They will do this through the global Partnership for Carbon Accounting Financials (PCAF).
“We want our lending and investment portfolio to help reduce greenhouse gas emissions in line with the Paris Agreement. To do this, we need to establish the actual scope of the emissions from the portfolio. Up to now, the entire financial sector has found it difficult to calculate this figure.”
So says CEO of Sparebanken Sør, Geir Bergskaug, before adding that he believes that the PCAF methodology is a major step in the right direction.
“The purpose of our membership of the PCAF is first and foremost to use the methodology they have developed to calculate and report the greenhouse gas emissions generated by our portfolio of loans, investments and other financial products and services,” he explains.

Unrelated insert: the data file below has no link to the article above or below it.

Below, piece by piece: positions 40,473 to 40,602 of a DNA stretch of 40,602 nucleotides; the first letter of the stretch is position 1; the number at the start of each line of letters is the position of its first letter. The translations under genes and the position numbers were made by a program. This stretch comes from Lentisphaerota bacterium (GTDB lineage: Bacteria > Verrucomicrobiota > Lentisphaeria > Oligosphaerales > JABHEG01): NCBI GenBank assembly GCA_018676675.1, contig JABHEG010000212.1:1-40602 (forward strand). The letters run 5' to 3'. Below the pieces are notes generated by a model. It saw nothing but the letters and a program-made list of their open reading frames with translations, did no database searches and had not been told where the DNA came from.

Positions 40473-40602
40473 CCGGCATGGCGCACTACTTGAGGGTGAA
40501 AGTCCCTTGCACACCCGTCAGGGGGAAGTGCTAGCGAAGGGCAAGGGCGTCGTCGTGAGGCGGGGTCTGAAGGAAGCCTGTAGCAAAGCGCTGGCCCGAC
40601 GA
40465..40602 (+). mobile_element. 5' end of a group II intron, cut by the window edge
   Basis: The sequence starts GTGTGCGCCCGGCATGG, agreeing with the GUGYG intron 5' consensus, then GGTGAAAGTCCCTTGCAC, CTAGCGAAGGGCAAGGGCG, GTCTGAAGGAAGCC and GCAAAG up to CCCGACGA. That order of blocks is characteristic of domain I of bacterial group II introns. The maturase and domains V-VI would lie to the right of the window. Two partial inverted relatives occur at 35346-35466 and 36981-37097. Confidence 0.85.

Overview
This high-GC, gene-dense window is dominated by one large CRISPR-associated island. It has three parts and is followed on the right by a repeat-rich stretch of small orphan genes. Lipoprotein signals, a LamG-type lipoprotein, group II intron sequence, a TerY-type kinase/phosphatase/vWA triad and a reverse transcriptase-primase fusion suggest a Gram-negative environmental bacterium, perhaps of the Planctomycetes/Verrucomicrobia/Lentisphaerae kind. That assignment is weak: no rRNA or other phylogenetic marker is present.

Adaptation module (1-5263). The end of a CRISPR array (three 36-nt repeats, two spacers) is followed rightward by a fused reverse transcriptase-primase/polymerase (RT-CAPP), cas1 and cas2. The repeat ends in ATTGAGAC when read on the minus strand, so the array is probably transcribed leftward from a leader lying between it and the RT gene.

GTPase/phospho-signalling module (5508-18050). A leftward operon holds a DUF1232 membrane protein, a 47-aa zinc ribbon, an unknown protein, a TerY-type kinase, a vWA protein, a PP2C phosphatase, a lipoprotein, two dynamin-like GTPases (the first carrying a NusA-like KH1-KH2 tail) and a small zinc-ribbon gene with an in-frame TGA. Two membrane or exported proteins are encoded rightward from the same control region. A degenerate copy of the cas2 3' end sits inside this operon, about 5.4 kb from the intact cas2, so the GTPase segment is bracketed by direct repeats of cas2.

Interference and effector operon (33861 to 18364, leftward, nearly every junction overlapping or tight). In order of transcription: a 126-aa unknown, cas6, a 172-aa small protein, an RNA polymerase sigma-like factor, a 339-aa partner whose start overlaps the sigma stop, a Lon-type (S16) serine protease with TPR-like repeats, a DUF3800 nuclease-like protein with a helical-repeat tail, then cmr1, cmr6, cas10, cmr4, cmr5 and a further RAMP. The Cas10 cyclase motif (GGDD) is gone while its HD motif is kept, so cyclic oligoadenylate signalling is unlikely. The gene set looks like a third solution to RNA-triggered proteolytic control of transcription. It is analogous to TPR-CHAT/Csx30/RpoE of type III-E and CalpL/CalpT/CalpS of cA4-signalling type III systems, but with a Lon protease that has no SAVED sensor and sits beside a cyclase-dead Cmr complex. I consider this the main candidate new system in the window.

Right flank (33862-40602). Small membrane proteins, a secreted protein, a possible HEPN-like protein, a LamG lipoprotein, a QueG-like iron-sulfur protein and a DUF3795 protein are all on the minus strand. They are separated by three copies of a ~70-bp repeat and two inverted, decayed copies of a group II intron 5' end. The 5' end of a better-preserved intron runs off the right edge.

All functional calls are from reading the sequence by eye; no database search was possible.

The partnership obliges the bank to report the total greenhouse gas emissions generated by its loan portfolio by the end of 2023. The PCAF is constantly developing new and better methodologies.
“This is important for us, our customers and society as a whole, and will contribute to both a reduction in emissions and greater transparency. We also hope that our membership will help develop better emissions data for the financial industry. This will be vital to be able to play a role in the green shift,” concludes Bergskaug.
The Partnership for Carbon Accounting Financials (PCAF) is a global collaboration between financial institutions that are working together to harmonise assessments of and information on greenhouse gas emissions financed by loans and investments. The group is rapidly growing and currently consists of over 150 banks and investors from around the world.